The modern espresso machine is a technological marvel. Modern espresso machines come in many forms nowadays, including small hand-held devices and large commercial machines seen in coffee houses. All of the espresso machine varieties have coffee lovers everywhere wondering about the various types of espresso machines and the differences between them.
The 8 main types of espresso machines include portable espresso machines, lever espresso machines, manual espresso machines, automatic espresso machines, super-automatic espresso machines, ultra-automatic espresso machines, and commercial espresso machines. Each machine has its own unique features.
If you are interested in espresso machines, or if you want to buy an espresso machine sometime soon, you may be surprised by the sheer number of types of these machines there are available now. Let’s identify the main types of espresso machines to help you determine which is best for you and to see how these machines compare to one another.
There are several varieties of modern espresso machines, each of which has its own pros and cons. There are far too many espresso machine models to mention on this list, so we will keep it to the basic espresso machine types rather than the exact models.
Let’s explore the types of modern espresso machines readily available today, some of the pros and cons of these machines, what makes them unique, and how they compare with one another.
1. Portable Espresso Machines
A portable espresso machine is a loose term, but nonetheless, these are brewing devices that must be considered when identifying the modern machines for making espresso coffee.
These brewing devices are hand-held brewers that use air pressure and human force to generate the pressure necessary for brewing espresso. These are small chambers that have some type of pump or piston that is hand-operated to build up pressure for forcing water through finely-ground coffee beans.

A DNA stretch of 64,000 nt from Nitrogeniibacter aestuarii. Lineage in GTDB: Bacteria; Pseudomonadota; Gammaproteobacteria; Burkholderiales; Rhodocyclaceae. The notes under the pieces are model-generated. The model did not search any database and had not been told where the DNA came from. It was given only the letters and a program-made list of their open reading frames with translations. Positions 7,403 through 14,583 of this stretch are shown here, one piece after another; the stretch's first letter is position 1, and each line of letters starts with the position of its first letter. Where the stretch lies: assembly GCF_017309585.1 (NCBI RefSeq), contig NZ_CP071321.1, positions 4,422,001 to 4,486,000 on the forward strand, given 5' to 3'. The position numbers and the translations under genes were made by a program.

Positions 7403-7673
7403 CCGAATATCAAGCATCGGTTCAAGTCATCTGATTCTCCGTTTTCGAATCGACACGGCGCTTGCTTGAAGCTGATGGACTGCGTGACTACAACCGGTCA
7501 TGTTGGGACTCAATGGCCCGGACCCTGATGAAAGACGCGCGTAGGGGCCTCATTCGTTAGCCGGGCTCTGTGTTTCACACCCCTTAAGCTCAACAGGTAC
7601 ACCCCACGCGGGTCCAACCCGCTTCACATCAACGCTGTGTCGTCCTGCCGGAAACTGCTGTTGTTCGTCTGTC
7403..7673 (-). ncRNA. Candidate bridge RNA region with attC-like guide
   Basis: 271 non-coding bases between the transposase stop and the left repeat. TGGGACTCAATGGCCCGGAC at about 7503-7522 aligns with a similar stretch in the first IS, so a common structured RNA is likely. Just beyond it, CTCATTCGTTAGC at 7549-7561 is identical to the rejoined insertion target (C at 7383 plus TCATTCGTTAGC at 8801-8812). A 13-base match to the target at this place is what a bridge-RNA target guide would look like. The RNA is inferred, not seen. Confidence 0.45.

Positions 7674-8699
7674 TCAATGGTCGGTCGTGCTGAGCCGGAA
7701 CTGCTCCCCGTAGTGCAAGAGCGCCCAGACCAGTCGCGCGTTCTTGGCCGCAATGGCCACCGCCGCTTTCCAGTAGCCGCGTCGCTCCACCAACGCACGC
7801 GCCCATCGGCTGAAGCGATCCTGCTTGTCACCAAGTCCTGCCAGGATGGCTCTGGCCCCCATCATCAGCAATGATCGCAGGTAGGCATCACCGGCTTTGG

This type of device holds a small amount of water in one chamber, a small amount of ground coffee in a separate and smaller chamber, and the user forces the water through the coffee manually to create espresso.
This is typically not considered to be true espresso because the resulting coffee is not brewed at high enough temperatures or pressures or in the correct amount of time to have the exact flavor, consistency, and textures profiles that are expected for true espresso.
However, the coffee that these little devices produce can be tasty and is similar to espresso in strength. Some of these devices can even produce decent crema.
Portable brewers such as the AeroPress and the Wacaco Nanopress are meant for brewing an espresso-like beverage on the go and are extremely affordable ways to get close to espresso without a conventional espresso machine.
The advantages of this type of espresso brewer are that they are inexpensive, easy to use, require very little skill, do not use much water or coffee, and therefore produce very little waste, they are easy to clean, and require almost no skill for brewing good coffee.
The downsides to these devices are that the coffee they produce is not true espresso, they can be finicky when brewing, they can be inconsistent, and they typically require the use of a specialized filter paper sold only by the device manufacturer.
2. Lever Espresso Machines
Lever espresso machines are growing in popularity these days, but the reality is that these machines use very old technology for brewing espresso.
The good news is that these machines do produce true espresso at the correct temperatures pressures and even produce excellent crema that is expected for espresso.
These machines are manually operated with a lever that is used to produce the pressure required for brewing espresso. Lever machines have become somewhat of a cult-classic brewer, and only the most hardcore espresso lovers opt for these machines.
There are versions of lever machines that are very complex and have water tanks and self-heating group heads built into them to make the brewing process easier and more consistent, and there are others that are incredibly basic for what they are and are nothing more than a lever and a small water chamber that portafilter locks into.
The more complicated lever machines are highly expensive, but they are fantastic to use. They are simple to use and offer absolute control over every tiny detail of your espresso brew. This is an advantage for those who are very particular and precise about their coffee.
The more affordable machines are very simple, but they are still very capable brewers. These machines require more effort from the user for preheating the group head and other such manual mechanisms, but they can still make excellent coffee in the right hands.